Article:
The bee’s knees in safety gear

Herald Sun - Motoring - - Carsguide -

THE hum­ble bum­ble­bee is Nis­san’s new­est weapon in the fight against road trauma. The Ja­panese car­maker has copied the sys­tem bees use to pre­vent midair col­li­sions for re­search into cars that will avoid each other on the road.

The ob­jec­tive is to have a pro­duc­tion sys­tem ready within 10 years.

A bum­ble­bee uses its com­pound eyes to avoid col­li­sions with other bees.

Nis­san, work­ing with the Cen­tre for Ad­vanced Sci­ence and Tech­nol­ogy at Tokyo Uni­ver­sity, has mim­icked the way the bee’s eyes work for the Biomimetic Car Robot Drive.

The BR23C is a ro­botic mi­cro-car be­ing used to work to­wards the goal of pro­duc­ing a sys­tem that pre­vents col­li­sions al­to­gether.

Nis­san’s spokesman on re­search and de­vel­op­ment, Kazuhiro Doi, says BR23C is an ex­ten­sion of the com­pany’s four-lay­ered Safety Shield sys­tem.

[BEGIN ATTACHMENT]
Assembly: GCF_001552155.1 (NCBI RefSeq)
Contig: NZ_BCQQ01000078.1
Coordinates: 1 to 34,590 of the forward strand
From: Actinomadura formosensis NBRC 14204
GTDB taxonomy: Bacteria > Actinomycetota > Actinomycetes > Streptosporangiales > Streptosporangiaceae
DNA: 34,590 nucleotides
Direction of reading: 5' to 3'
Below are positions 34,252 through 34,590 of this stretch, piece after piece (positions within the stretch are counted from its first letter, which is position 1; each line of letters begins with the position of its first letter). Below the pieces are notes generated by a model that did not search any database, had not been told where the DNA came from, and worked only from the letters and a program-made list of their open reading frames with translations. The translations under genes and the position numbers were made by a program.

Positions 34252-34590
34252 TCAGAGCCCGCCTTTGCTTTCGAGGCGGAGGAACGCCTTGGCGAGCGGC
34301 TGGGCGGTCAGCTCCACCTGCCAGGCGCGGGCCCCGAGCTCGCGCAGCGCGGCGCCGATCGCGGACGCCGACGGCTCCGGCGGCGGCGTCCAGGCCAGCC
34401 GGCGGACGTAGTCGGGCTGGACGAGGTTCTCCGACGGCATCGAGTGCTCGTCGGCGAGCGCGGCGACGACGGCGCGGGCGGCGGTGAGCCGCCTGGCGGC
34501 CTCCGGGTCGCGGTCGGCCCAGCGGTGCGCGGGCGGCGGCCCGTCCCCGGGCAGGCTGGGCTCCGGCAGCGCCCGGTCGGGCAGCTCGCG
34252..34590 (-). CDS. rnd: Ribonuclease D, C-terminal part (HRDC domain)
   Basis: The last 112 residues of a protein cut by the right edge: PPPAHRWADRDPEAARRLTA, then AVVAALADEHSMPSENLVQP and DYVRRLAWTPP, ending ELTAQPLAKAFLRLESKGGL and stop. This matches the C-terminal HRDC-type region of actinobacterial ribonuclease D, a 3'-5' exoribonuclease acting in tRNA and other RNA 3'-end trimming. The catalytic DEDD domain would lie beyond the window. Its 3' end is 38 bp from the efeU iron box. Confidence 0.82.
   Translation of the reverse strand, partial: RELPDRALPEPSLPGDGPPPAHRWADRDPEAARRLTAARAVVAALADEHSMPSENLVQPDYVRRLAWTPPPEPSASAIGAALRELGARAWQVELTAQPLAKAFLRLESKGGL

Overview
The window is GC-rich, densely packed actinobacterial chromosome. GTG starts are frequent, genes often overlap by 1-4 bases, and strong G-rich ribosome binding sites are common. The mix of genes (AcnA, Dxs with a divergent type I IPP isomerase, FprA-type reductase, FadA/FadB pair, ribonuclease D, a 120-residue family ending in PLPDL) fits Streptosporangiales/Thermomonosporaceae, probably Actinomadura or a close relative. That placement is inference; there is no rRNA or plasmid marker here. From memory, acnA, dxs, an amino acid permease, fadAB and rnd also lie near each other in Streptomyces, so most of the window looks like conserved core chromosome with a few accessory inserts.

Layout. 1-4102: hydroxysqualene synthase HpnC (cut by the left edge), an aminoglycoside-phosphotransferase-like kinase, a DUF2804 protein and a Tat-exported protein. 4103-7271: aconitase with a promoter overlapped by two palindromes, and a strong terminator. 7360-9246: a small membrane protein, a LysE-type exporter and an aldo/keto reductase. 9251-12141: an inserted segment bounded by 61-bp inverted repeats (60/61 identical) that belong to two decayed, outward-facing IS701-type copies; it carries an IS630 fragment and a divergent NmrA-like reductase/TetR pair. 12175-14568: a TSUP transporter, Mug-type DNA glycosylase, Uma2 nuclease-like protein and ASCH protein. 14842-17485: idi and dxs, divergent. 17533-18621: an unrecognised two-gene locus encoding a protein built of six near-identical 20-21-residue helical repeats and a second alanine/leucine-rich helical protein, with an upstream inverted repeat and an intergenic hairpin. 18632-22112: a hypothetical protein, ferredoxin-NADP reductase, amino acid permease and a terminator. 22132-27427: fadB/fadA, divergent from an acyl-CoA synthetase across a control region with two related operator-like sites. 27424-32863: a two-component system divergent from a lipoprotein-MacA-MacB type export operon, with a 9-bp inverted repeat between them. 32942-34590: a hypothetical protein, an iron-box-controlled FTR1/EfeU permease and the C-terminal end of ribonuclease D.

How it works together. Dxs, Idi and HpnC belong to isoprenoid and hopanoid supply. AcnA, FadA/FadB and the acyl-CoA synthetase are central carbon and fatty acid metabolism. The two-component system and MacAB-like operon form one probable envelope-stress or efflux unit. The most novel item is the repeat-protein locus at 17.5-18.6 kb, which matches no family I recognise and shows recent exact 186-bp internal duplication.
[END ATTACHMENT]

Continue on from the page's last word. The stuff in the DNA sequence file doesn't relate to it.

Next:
‘‘In flight, each bee cre­ates its own oval-shaped per­sonal space which in fact closely re­sem­bles our own Safety Shield,’’ says Doi.

A bee’s com­pound eyes can see 300 de­grees and Nis­san’s en­gi­neers copied the idea with a Laser Range Finder that de­tects ob­sta­cles up to 2m away within a 180-de­gree ra­dius in front of the BR23C, cal­cu­lates the dis­tance to them and sends a sig­nal to an on-board mi­cro­pro­ces­sor which is in­stantly trans­lated into col­li­sion avoid­ance.

Nis­san Tech­nol­ogy De­vel­op­ment Divi­sion man­ager Yuk­ishi Sakai says: ‘‘The split sec­ond it de­tects an ob­sta­cle the car robot will mimic the move­ments of a bee and in­stantly change di­rec­tion by turn­ing its wheels at right an­gles or greater to avoid a col­li­sion.

‘‘The big­gest dif­fer­ence to any cur­rent sys­tem is the avoid­ance ma­noeu­vre is to­tally in­stinc­tive.’’

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